Of course, the walled garden was not a panacea for AOL – the pioneer of the walled garden – who is currently planning to lay off a third of its workforce as it spins away from Time Warner.  But the garden is a successful model for social networking sites like Facebook and Linked In.

Looking ahead, a few developments are worth watching. First, the retreat to the walled garden will impact websites – such as Hulu – that offer premium, first-run content for free.  Hulu, which shot to the web’s top 10 in its first month of launch, is a joint venture between News Corp, NBC and Disney.  The site relies on advertising (2 minutes vs. the 8 you get on real-time TV) and “will be profitable soon” according to NBC CEO Jeff Zucker.  It also plans to launch a subscription site of its own.  We hope it starts making money before a wall goes up (where else can you find 94 episodes of Bewitched all on one page?).

There will also be a marked impact on electronics manufacturers.  Gone are the days when people only watched network shows on TV and surfed the Internet solely on a PC.  Some manufacturers are already starting to wake up to this reality with devices– such as internet-enabled TV – which consolidate distribution into one big fat pipe.  As the content industry undergoes a metamorphosis, hardware will need to keep up.

Most relevant for this blog, there will be an impact on law and policy.  Market definitions – always critical to the regulatory approval of a merger – are even more important in dynamic markets.   Regulators will need to get smart quickly about how media consumption continues to evolve in the digital age.  And the abundance of policy issues  – net neutrality and targeted advertising to name a couple – should make this debate a must-see.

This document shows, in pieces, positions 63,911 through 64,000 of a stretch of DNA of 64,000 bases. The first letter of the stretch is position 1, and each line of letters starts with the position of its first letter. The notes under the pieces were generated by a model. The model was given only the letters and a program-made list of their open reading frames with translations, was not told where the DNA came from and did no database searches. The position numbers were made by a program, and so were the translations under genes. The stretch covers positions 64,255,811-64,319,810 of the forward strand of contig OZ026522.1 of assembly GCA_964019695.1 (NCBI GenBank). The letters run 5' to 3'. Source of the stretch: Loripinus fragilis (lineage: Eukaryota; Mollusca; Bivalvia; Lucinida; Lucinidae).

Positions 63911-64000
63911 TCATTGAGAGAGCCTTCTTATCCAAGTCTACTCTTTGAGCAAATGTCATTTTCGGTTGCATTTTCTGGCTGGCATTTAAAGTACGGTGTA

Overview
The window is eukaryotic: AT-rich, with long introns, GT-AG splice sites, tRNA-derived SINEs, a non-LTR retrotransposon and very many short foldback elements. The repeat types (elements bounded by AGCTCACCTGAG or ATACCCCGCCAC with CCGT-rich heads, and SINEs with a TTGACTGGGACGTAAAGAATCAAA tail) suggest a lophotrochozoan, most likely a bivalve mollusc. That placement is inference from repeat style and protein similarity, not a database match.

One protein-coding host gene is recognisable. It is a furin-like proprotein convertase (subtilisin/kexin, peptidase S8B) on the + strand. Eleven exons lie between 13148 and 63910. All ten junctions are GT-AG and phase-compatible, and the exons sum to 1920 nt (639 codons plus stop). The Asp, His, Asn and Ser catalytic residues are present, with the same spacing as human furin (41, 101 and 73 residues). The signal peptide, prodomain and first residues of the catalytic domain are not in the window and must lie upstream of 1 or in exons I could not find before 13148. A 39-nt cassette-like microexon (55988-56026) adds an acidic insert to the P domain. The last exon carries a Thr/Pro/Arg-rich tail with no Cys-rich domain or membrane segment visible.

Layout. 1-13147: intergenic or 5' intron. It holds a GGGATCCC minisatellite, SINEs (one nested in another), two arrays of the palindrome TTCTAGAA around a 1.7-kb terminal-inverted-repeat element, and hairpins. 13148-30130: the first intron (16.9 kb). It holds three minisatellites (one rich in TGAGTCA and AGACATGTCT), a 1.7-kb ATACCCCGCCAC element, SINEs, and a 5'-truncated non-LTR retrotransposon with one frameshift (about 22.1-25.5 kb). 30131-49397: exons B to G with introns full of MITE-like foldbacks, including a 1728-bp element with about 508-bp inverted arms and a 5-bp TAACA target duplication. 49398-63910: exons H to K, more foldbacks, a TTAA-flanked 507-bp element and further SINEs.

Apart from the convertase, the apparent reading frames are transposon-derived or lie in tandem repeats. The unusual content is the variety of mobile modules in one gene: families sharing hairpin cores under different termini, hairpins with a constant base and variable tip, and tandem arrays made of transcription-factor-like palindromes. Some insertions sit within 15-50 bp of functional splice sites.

Stay tuned!

Will Admob Acquisition Clarify the Role of Privacy in Web (or Wireless) Competition?

November 10, 2009 1 comment

A couple days ago, I mused about how Google might monetize newly integrated features such as voice-activated GPS in the latest version of Android, its mobile operating system.  Almost in answer to my question, Google announced today that it will acquire AdMob for $750 million in stock. AdMob is a three-year old mobile advertising start-up that is a leader in the growing mobile advertising sector.  Already, AdMob provides advertising for mobile phones such as the iPhone and smartphones running Google’s Android.

Google believes that the acquisition will clear regulatory hurdles — but that remains to be seen.  The company faces a very different regulatory environment now then it did in March 2008 when it acquired Doubleclick.  At that time, Commissioner (and now FTC Chair) Jon Leibowitz acknowledged the concerns expressed by privacy advocates but supported the transaction on the grounds that online privacy needed to be addressed on an industry-wide basis (and not through a single merger decision).

Since then – and in large part to Leibowitz’s own initiatives as FTC Chair – a perfect storm has been brewing over how privacy should be regulated online.  The FTC will examine online privacy through its upcoming roundtables entitled “Exploring Privacy” and it’s likely that the mobile web will be part of the discussion.   For instance, the FTC’s April 2009 web commerce report notes concerns with spam and children’s online privacy on certain devices (such as those which have internet browsers and GPS technology).  And that’s just the FTC.  We’re not even delving into FCC Chairman Julius Genachowski’s interest in promoting wireless competition – a topic that has been well-covered in recent weeks.

Will regulators take this opportunity to better define what role privacy should play in web competition?  It’s an unanswered, yet important question – particularly for an industry whose growth is fueled by data and financed by advertising based on that data.  With the acceleration and developments in mobile advertising, the question is especially ripe for discussion. Let’s see who takes the bait and dares to provide an answer.